icon bookmark-bicon bookmarkicon cameraicon checkicon chevron downicon chevron lefticon chevron righticon chevron upicon closeicon v-compressicon downloadicon editicon v-expandicon fbicon fileicon filtericon flag ruicon full chevron downicon full chevron lefticon full chevron righticon full chevron upicon gpicon insicon mailicon moveicon-musicicon mutedicon nomutedicon okicon v-pauseicon v-playicon searchicon shareicon sign inicon sign upicon stepbackicon stepforicon swipe downicon tagicon tagsicon tgicon trashicon twicon vkicon yticon wticon fm
22 May, 2017 10:14

Leaked Facebook docs reveal self-harm allowed by network’s moderators

Leaked Facebook docs reveal self-harm allowed by network’s moderators

The supposed Facebook guidelines to moderators released by The Guardian say that the livestreams of acts of self-harm should not be removed because the social network "doesn't want to punish people in distress.”

Facebook has yet to respond to the alleged major leak published by the newspaper, dubbing the release ‘Facebook Files.’ It supposedly details how the social media giant moderates graphic content including violence, hate speech, terrorism, pornography and racism.

Amongst the hundreds of files reportedly seen by The Guardian are guidelines for dealing with self-harm that show how the company will allow users to livestream attempts to self harm because it “doesn’t want to censor or punish people in distress who are attempting suicide.”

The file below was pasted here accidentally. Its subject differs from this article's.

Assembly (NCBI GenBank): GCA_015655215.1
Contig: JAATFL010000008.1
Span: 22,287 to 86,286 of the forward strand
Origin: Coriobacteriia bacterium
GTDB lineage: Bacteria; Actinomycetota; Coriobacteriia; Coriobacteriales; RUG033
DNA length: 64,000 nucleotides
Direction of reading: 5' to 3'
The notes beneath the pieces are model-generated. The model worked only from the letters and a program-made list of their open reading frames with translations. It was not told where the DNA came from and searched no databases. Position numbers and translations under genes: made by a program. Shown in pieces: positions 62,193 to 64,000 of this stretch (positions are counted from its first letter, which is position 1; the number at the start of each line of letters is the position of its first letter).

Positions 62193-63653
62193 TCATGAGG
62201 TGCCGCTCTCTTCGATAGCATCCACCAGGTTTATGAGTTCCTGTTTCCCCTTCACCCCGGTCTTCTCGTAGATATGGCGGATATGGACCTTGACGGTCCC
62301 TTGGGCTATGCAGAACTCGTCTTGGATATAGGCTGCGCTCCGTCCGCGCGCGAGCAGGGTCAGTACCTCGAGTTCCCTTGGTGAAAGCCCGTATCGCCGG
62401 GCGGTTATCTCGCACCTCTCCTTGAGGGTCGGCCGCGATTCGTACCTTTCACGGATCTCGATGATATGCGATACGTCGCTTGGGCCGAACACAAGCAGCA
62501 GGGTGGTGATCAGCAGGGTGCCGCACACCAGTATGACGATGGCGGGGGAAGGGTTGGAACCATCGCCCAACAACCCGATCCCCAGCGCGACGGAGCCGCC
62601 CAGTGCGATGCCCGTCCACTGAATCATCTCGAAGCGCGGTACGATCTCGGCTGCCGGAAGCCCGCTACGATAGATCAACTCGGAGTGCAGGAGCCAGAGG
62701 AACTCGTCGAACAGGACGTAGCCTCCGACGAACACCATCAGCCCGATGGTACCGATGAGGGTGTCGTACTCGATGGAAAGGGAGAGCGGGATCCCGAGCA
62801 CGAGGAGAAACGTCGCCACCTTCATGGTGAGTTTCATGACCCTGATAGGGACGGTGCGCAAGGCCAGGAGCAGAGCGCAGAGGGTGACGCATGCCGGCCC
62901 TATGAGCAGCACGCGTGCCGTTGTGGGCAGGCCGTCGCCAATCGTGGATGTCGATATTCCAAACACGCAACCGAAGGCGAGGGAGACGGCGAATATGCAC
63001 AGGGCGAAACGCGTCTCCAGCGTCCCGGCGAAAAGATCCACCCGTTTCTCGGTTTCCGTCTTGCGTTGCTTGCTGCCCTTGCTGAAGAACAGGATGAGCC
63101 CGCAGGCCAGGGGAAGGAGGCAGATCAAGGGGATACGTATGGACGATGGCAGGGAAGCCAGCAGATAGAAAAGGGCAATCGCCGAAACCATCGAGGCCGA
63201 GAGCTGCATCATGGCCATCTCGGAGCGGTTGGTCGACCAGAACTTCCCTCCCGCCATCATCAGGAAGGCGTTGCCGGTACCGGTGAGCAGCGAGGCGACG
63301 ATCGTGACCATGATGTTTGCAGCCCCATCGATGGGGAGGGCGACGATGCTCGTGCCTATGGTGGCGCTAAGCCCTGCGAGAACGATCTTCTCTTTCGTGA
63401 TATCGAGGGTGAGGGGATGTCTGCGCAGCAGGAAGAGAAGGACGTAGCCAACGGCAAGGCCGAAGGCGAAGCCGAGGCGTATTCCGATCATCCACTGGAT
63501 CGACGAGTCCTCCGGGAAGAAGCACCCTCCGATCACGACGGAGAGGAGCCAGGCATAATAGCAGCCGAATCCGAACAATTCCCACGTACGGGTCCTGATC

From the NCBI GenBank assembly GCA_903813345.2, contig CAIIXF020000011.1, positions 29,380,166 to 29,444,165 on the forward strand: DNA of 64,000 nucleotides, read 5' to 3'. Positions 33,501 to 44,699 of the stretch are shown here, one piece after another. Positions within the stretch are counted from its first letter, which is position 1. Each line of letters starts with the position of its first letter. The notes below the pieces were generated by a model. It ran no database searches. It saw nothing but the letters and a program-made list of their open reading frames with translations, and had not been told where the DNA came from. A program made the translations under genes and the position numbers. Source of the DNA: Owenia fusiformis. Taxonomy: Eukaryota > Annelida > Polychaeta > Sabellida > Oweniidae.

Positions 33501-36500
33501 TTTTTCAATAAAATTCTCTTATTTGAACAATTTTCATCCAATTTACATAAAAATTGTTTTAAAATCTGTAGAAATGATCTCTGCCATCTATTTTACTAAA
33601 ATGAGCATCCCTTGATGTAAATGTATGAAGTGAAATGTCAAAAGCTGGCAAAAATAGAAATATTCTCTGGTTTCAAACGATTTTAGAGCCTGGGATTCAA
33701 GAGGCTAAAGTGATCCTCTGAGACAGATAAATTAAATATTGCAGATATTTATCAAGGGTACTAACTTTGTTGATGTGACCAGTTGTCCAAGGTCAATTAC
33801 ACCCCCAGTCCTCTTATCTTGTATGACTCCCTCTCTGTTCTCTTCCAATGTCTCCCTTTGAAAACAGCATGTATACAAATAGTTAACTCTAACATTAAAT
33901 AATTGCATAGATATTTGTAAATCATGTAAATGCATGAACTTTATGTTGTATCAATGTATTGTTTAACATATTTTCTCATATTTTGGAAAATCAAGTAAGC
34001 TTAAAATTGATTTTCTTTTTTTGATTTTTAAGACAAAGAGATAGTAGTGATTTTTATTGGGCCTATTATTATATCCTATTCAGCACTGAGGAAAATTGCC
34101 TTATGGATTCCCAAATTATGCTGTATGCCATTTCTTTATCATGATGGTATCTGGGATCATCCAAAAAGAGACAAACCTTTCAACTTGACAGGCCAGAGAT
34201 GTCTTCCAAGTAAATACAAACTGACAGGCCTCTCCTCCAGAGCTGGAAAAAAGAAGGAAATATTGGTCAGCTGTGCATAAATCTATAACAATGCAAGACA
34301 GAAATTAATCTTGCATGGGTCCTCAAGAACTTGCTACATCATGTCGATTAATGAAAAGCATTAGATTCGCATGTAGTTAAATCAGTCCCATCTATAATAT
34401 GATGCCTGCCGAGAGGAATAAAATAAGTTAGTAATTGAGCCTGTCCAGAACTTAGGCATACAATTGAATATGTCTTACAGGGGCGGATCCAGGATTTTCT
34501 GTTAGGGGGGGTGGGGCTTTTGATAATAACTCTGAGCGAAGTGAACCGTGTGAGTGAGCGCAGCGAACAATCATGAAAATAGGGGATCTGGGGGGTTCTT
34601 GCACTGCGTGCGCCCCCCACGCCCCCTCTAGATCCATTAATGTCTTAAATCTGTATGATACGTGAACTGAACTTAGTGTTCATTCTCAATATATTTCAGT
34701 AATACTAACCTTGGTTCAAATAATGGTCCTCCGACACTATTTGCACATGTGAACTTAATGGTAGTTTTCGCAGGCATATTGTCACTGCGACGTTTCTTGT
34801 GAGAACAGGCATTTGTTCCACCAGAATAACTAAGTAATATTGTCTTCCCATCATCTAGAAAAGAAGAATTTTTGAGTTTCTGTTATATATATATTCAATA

“Experts have told us what’s best for these people’s safety is to let them livestream as long as they are engaging with viewers,” one of the documents reportedly explains. “Removing self-harm content from the site may hinder users’ ability to get real-world help from their real-life communities.”

However, the footage will be removed “once there’s no longer an opportunity to help the person.”

Facebook also tries to contact agencies to carry out a “welfare check” when it detects that someone is attempting, or about to attempt, suicide.

Because of the risk of suicide “contagion” – the copycat effect where some people who see suicide are more likely to consider suicide themselves – moderators are instructed to “delete all videos depicting suicide unless they are newsworthy, even when these videos are shared by someone other than the victim to raise awareness.”

Facebook Live, which allows people to livestream video of whatever they wish, has seen several high-profile acts of violence since it was released. The social network has also come in for criticism for failing to deal with a spike in violent crimes, such as murder and rape, either streamed live or uploaded to the website.

Earlier this month, Facebook CEO Mark Zuckerberg announced the company would hire 3,000 additional people to monitor live videos and remove extremely inappropriate content, such as murder and suicide videos. Zuckerberg said the new staff will help Facebook “get better” at removing content like “hate speech and child exploitation.”

Facebook has issued a statement on the leaks, although it has yet to comment on the authenticity of the details in the documents.

"Keeping people on Facebook safe is the most important thing we do,” Monika Bickert, Facebook’s head of global policy management said, according to cnet. "In addition to investing in more people, we're also building better tools to keep our community safe.”

“We're going to make it simpler to report problems to us, faster for our reviewers to determine which posts violate our standards and easier for them to contact law enforcement if someone needs help."

RT.com has contacted Facebook for further comment on the leaked documents, but the company has yet to respond.